This year’s Chiang Mai Marathon (CMM) was the 9th running of the event, located in the popular northern Thailand city. It has been at least 6 years since I last visited the country with Bangkok and Phuket being the only 2 other spots I’d stepped foot on. December is typically the most expensive month to visit Chiang Mai but I managed to lock down the flight (RM830 return) and hotel (RM95 per night) bookings early, I didn’t have to break the bank for a very short running holiday to close off the year. The plan was to arrive on Saturday, run the race on Sunday and return on Monday. In hindsight, I made the right call as I was too ill to really enjoy the trip.
My hotel of choice was the Amora, just a stone’s throw from the historic Tapae Gate where the race start and finish were supposed to have been staged. However, the plans of the organizers were disrupted due to the presence of the many street vendors occupying the large open space at the gate. Just days before the race, the start and finish were moved to the Three Kings Monument 800m away.
The flight from KL to Chiang Mai took less than 3 hours but even that was enough to drain me. The Chiang Mai International Airport is located near to the Old City making the commute from the airport to the hotel a quick affair, even with the gridlock. My ride into town was an airport cab, a Mitsubishi Pajero (160 Baht). Once checked in, I wasted no time in meeting Nick, who had kindly collected my race pack on my behalf. A quick lunch of Pad Thai and I was back to the hotel to get myself organised.
The evening was not as cool as I’d expected when we hooked up again for dinner. Instead of the hosted dinner, we opted for a safer one at the Black Canyon cafe along the way. Incidentally Lynn and Pat were there as well.
By 8pm, I was back in the hotel laying out my gear. I wasn’t in the right frame of mind to race and my preps pretty much reflected it – 4 gels (just enough to survive), GCAM singlet, shorts, cap, sunglasses, and the GORun 4. It was lights out an hour later. When the alarm sounded at 2:45am, I had only an hour’s sleep. The bed and pillows were great but I struggled with a bloated stomach, general malaise from the meds and flu throughout the night.
I contemplated not running but thought that perhaps just getting myself to the start line will improve the way I was feeling then. I could always stop if I didn’t feel good, I further rationalised. I had 100 Baht tucked away in my pocket just in case I needed a ride back. Breakfast was a cinnamon roll, 3/4 of a Clif Bar and a cup of black coffee before stepping into the cool morning to link up with Nick at 3:30am, the benefit of staying close to the start. A 4-minute short jog and we got to the staging area. I checked in a small bag before doing some half-hearted warm-up routines.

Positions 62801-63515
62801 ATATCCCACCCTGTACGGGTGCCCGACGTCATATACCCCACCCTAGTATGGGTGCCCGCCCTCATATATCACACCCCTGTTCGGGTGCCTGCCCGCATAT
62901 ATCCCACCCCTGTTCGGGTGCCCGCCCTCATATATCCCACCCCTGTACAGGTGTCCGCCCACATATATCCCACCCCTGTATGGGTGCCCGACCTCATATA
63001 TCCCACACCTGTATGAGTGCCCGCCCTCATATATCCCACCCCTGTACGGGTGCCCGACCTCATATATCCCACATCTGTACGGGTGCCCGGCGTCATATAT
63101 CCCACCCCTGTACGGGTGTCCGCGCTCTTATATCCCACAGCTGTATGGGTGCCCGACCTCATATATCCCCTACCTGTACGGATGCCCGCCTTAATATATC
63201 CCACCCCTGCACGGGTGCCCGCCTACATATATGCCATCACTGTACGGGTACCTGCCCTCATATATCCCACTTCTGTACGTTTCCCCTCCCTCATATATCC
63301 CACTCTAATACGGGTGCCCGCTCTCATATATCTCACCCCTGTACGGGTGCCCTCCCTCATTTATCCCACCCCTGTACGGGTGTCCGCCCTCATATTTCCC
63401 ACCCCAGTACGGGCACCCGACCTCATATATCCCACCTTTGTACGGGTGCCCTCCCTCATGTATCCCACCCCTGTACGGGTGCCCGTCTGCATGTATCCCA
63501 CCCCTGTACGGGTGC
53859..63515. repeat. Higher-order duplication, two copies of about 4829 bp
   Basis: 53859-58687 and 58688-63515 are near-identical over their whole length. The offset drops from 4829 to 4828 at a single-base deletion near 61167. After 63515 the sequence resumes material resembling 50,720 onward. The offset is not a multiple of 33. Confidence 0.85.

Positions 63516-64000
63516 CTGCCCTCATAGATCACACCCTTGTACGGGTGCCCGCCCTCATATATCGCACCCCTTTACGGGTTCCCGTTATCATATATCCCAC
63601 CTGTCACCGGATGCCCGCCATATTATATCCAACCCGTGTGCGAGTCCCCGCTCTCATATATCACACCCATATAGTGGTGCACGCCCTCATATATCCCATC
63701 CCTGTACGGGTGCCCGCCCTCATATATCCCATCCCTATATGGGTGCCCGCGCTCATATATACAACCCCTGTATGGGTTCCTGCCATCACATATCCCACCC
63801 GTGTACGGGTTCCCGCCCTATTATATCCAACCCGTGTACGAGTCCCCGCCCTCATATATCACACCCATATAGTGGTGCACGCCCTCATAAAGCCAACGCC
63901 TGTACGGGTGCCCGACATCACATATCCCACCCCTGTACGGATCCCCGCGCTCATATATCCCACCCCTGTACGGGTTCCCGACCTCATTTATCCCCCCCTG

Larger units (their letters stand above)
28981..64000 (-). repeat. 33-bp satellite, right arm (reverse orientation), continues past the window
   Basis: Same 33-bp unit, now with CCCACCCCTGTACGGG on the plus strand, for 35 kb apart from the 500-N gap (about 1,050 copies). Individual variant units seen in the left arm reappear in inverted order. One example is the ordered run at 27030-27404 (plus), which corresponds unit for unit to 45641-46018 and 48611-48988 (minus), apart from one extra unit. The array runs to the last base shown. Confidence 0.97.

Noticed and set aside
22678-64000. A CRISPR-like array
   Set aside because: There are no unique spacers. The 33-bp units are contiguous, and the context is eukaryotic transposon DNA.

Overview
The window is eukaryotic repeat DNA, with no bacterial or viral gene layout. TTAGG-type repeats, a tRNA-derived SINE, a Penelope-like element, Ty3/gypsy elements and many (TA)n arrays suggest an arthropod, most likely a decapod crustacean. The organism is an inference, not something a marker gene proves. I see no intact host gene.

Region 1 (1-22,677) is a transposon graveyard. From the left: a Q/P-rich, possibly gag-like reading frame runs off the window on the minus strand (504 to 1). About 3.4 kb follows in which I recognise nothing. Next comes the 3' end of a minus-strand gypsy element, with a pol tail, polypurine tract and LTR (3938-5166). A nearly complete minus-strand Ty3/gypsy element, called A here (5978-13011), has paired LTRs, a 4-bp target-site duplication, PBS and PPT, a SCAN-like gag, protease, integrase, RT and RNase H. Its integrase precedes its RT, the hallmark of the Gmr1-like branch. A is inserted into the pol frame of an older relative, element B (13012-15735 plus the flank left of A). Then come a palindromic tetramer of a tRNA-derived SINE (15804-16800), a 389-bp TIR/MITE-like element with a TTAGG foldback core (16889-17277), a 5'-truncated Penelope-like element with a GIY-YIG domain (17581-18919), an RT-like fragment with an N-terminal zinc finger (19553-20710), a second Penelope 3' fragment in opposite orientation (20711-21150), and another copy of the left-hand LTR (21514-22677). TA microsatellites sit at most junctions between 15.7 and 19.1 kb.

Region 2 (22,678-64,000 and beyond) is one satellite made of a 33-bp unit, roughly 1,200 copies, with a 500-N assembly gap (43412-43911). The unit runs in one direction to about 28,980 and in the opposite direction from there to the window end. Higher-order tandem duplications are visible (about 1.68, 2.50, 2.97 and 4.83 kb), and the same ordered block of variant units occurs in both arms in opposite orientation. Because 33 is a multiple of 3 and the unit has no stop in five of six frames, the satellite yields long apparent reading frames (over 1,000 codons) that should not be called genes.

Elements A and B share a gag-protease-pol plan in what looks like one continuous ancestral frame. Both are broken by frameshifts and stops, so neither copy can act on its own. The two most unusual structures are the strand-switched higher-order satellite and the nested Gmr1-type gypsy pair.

We didn’t have to wait long though. With the traditional drummers keeping a rhythm, we were let off at 4am. The streets were quite narrow and there were some jostling for some space when out of the blue Luc ran up from behind, which entirely surprised me. What was a sub 2:50 marathoner doing in the middle of the pack?! Apparently Chiang Mai was his 3rd marathon in 3 weeks and with that revelation, he promptly dropped off and went back to his hotel! I was left on my own pretty much after that. Nick had, quite rightly, disappeared in the crowd and somewhat dimly lit streets pursuing his goal pace. It wasn’t that much of a struggle for me and my pace comfortably lingered around 5:50 region in the early stages. I was still puttering at that pace along the never-ending thoroughfare heading out of the Old City. The air in the outskirts was much cooler, and as I exhaled, there were puffs of mist. I found the chill to be surprisingly tolerable even in my singlet and condition.
The race proceedings started to go downhill around the 25K mark as I started to drop pace and eventually reduced to lengthy stretches of walking. I was momentarily lifted when I spotted Nick going strong on the opposite side of the road before the 30K mark, as poised as Meb, and knew it was just a matter of how much he was going to lower his PR. I thought I spotted Seow Ping too but I couldn’t be sure if it was her until she caught up and motored past me a few kilometres later. Things were going from bad to worse for me, however. My left ITB started tightening up which then led me to over-compensate using the right, which was always a bad idea. Sure enough both legs were in agony like they had just been run over by car. Despite that, I tried extending the run segment for as long as possible before the fear of snapping the damn ITB suddenly hit me (Question: can the ITB snap?). It was back to mostly walking after that. The legs held on just enough to hobble across the finish line in 4:34.06, and not a moment too soon. It was miserable. I had wanted a 4:15 despite my current state but couldn’t do it.